From Publishers Weekly
Pulitzer Prize–winning historian Taylor (William Cooper' s Town) presents the War of 1812 not as the conventionally understood second war for independence, but as a civil war waged in the context of a U.S.-Canadian boundary barely separating kindred peoples, recently and incompletely divided by the revolution. , Upper Canada (Ontario) was the scene of bitter conflict between two sets of immigrants: Loyalist refugees from the Revolutionary War and more recent American arrivals hoping to bring the region into the U.S. In New England, antiwar sentiment was strong enough to bring the region close to secession. Irish immigrants, many of them republican in sympathy, found Canada, with its developing monarchical ethos, less than welcoming. The Indians of the Northwest found themselves sandwiched between two alien and expansionist cultures unconcerned for Native Americans' welfare. The result was a drawn-out, indecisive war, but in the long run the four-way conflict that Taylor so convincingly describes was decisive in transforming a permeable frontier into a boundary separating the king' s subject and the republic' s citizen. 80 illus.; 2 maps.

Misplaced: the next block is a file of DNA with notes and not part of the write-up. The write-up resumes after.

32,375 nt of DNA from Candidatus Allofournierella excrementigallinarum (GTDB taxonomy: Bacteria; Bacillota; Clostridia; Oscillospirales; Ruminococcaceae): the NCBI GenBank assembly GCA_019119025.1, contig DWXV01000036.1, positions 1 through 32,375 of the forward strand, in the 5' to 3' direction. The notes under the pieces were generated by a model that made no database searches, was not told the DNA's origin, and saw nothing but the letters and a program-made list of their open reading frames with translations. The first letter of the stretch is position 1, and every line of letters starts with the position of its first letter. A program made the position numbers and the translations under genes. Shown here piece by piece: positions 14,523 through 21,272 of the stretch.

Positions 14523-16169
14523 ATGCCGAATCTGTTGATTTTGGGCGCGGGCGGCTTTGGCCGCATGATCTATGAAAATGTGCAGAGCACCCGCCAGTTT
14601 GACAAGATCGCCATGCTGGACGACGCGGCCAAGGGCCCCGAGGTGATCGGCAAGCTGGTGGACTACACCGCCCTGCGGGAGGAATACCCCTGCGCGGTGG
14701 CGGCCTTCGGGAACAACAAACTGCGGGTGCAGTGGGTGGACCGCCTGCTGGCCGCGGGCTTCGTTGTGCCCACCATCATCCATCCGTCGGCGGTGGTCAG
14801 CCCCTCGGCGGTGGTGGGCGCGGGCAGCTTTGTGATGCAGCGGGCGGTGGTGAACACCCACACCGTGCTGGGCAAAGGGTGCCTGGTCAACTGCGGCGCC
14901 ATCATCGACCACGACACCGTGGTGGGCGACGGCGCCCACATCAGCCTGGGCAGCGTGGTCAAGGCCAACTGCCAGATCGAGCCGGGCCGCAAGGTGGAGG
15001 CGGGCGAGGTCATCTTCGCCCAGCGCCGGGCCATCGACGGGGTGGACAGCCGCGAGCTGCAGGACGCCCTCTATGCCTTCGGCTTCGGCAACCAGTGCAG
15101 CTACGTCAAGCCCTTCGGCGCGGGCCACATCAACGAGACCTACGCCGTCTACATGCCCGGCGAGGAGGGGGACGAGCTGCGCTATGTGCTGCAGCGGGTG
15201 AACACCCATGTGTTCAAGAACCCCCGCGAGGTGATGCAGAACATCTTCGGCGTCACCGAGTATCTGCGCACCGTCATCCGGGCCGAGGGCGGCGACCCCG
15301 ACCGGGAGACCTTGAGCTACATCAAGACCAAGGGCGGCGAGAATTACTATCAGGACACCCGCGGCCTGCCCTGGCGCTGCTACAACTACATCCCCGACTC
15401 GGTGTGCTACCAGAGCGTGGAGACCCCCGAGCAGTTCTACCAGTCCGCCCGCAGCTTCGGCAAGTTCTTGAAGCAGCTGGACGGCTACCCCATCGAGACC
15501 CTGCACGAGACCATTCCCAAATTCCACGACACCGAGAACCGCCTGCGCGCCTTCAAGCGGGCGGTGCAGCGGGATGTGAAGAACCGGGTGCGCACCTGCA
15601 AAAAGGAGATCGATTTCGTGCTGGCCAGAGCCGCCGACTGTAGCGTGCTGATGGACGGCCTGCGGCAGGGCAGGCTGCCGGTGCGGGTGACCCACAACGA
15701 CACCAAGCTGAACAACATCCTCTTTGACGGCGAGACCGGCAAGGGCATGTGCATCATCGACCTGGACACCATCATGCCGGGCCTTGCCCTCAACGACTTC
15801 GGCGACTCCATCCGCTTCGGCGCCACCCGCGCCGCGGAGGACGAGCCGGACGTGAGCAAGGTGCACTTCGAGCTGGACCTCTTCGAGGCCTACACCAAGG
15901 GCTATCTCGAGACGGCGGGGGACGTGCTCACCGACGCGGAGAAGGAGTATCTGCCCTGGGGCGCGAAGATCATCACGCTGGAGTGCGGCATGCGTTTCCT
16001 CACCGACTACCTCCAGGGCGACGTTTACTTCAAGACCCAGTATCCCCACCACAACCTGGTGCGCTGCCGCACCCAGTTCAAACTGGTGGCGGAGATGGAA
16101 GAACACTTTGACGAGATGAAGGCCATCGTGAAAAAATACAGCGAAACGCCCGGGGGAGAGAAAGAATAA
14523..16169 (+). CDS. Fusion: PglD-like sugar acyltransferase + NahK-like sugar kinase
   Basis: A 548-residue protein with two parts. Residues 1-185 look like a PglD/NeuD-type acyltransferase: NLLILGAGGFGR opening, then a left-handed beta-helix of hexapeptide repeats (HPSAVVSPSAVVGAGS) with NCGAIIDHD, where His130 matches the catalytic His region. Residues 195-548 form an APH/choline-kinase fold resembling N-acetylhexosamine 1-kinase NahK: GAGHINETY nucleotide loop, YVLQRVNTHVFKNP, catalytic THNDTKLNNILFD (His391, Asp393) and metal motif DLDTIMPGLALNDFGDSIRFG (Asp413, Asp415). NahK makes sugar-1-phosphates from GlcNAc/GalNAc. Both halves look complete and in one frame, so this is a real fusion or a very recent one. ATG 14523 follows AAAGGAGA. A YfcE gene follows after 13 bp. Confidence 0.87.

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Geographically situated along Lakes Erie and Ontario, Taylor’s thoroughly researched history of the War of 1812 examines the political predicaments of the region’s settlers and Indians. The ambiguity of allegiance that prevailed before the war evaporated; British officials insisted that if born a subject, one was forever a subject owing loyalty. Illustrating such wartime pressure on individuals, Taylor perceptively portrays how people coped with or capitalized on the unsettled times. The question of allegiance to empire or republic animates many of Taylor’s mininarratives, such as the treatment meted outto each side’s prisoners of war and spies. American-born Canadians, Irish immigrants, and Indian tribes: each group, Taylor explains, experienced a sort of civil war, not in organized battles, but in being polarized by the overt military war waged along the Great Lakes and the Niagara River. In discussing dissenters, recruitment for armies, and despoliation of farms and villages, Taylor illuminates an arena generally omitted from military histories of the war. Battles and campaigns do connect his account, however, which will stand history collections in good stead for a very long while. --Gilbert Taylor